When it came time for the states to ratify the Constitution, the lack of any bill of rights was the primary sticking point.
The Great Compromise saved the Constitutional Convention, and, probably, the Union. Authored by Connecticut delegate Roger Sherman, it called for proportional representation in the House, and one representative per state in the Senate (this was later changed to two.) The compromise passed 5-to-4, with one state, Massachusetts, “divided.”
Patrick Henry was elected as a delegate to the Constitutional Convention, but declined, because he “smelt a rat.”
Because of his poor health, Benjamin Franklin needed help to sign the Constitution. As he did so, tears streamed down his face.
Gouverneur Morris was largely responsible for the “wording” of the Constitution, although there was a Committee of Style formed in September 1787.
The oldest person to sign the Constitution was Benjamin Franklin (81). The youngest was Jonathan Dayton of New Jersey (26).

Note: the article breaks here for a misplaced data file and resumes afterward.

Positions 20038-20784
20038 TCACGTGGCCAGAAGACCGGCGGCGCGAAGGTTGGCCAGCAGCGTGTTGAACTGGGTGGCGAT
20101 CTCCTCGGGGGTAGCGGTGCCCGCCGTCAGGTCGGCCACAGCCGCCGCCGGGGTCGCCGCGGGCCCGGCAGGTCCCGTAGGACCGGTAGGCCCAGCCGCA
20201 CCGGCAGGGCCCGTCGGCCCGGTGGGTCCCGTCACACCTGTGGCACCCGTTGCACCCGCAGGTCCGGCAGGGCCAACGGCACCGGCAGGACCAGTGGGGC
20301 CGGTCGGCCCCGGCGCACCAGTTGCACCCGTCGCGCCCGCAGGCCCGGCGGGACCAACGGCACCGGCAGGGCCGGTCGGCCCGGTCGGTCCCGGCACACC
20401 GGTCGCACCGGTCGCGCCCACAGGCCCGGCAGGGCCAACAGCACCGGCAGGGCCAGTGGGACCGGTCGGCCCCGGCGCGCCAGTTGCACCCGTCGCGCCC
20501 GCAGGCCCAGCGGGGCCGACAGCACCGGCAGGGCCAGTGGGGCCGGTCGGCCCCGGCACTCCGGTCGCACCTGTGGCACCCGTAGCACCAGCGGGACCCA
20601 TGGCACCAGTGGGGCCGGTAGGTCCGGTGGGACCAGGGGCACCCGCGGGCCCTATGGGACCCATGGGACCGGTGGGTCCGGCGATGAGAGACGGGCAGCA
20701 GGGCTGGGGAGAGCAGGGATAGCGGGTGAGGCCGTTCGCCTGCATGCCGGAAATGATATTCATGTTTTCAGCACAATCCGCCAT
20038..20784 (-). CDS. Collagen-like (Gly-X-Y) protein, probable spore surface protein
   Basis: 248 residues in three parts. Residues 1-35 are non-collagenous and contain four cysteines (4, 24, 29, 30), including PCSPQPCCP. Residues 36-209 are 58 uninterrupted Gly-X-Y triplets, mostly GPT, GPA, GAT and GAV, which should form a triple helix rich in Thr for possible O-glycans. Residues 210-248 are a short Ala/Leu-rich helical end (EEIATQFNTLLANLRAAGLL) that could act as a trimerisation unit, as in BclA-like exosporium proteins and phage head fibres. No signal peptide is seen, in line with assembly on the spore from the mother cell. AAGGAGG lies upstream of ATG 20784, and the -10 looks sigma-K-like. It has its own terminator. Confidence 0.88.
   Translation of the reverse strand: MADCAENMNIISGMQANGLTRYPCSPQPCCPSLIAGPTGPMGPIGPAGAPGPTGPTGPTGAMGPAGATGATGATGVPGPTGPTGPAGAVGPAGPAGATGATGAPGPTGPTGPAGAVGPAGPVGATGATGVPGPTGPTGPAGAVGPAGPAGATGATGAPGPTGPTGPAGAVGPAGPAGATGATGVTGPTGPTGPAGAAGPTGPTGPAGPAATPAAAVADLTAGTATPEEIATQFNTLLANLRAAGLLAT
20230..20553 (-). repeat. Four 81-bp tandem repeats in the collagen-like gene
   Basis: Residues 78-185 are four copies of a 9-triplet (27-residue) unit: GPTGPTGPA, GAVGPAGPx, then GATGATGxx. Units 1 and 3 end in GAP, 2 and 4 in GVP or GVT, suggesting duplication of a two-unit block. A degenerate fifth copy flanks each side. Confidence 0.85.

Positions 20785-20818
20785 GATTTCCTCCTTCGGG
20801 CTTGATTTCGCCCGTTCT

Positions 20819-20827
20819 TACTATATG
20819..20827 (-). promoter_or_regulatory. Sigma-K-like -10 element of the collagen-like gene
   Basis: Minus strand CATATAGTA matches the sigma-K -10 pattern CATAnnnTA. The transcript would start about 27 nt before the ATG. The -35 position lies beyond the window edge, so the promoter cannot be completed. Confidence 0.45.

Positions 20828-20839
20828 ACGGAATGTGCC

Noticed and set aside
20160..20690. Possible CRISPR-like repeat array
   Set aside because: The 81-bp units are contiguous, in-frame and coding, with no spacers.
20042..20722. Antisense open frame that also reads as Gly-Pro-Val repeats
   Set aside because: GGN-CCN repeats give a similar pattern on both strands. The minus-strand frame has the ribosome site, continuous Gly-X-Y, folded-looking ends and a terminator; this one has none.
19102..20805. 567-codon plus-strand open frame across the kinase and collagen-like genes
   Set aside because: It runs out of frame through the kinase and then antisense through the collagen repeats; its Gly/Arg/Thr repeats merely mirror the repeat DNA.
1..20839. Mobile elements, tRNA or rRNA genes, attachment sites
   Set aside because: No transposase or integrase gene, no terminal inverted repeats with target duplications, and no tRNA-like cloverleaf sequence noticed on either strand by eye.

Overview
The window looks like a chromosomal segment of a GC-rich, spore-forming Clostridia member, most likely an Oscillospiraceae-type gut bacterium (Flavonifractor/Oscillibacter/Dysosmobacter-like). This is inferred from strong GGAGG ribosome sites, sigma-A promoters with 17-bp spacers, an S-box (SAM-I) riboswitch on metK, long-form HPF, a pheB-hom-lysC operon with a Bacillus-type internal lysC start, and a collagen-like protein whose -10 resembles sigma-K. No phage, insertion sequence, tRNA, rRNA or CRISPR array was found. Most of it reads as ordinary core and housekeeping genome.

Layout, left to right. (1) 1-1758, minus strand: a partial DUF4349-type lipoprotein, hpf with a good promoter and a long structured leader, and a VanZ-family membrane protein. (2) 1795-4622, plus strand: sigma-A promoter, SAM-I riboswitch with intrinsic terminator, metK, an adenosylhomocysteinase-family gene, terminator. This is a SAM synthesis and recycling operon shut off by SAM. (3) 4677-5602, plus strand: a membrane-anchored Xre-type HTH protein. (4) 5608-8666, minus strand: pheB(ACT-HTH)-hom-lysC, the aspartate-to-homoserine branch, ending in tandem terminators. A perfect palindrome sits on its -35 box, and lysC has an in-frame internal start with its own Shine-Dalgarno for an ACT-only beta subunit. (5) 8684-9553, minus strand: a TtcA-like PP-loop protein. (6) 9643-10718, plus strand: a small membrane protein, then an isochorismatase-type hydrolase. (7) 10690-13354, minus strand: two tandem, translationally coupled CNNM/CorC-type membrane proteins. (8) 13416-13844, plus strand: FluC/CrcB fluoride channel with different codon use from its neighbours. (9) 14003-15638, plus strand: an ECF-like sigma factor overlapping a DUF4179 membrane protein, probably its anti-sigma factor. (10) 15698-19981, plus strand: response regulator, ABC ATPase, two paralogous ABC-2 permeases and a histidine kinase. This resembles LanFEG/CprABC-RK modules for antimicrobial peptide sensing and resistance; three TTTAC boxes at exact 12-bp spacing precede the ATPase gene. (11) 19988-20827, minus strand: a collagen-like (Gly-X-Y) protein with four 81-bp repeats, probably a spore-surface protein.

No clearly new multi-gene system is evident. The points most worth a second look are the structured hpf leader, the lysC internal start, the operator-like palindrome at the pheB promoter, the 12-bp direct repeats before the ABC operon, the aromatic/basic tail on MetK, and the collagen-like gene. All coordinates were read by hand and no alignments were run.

When the Constitution was signed, the United States’ population was 4 million. It is now more than 309 million. Philadelphia was the nation’s largest city, with 40,000 inhabitants.
A proclamation by President George Washington and a congressional resolution established the first national Thanksgiving Day on November 26, 1789. The reason for the holiday was to give “thanks” for the new Constitution.
The first time the formal term “The United States of America” was used was in the Declaration of Independence.
It took one hundred days to actually “frame” the Constitution.
There was initially a question as to how to address the President. The Senate proposed that he be addressed as “His Highness the President of the United States of America and Protector of their Liberties.” Both the House of Representatives and the Senate compromised on the use of “President of the United States.”
James Wilson originally proposed the President be chosen by popular vote, but the delegates agreed (after 60 ballots) on a system known as the Electoral College. Although there have been 500 proposed amendments to change it, this “indirect” system of electing the president is still intact.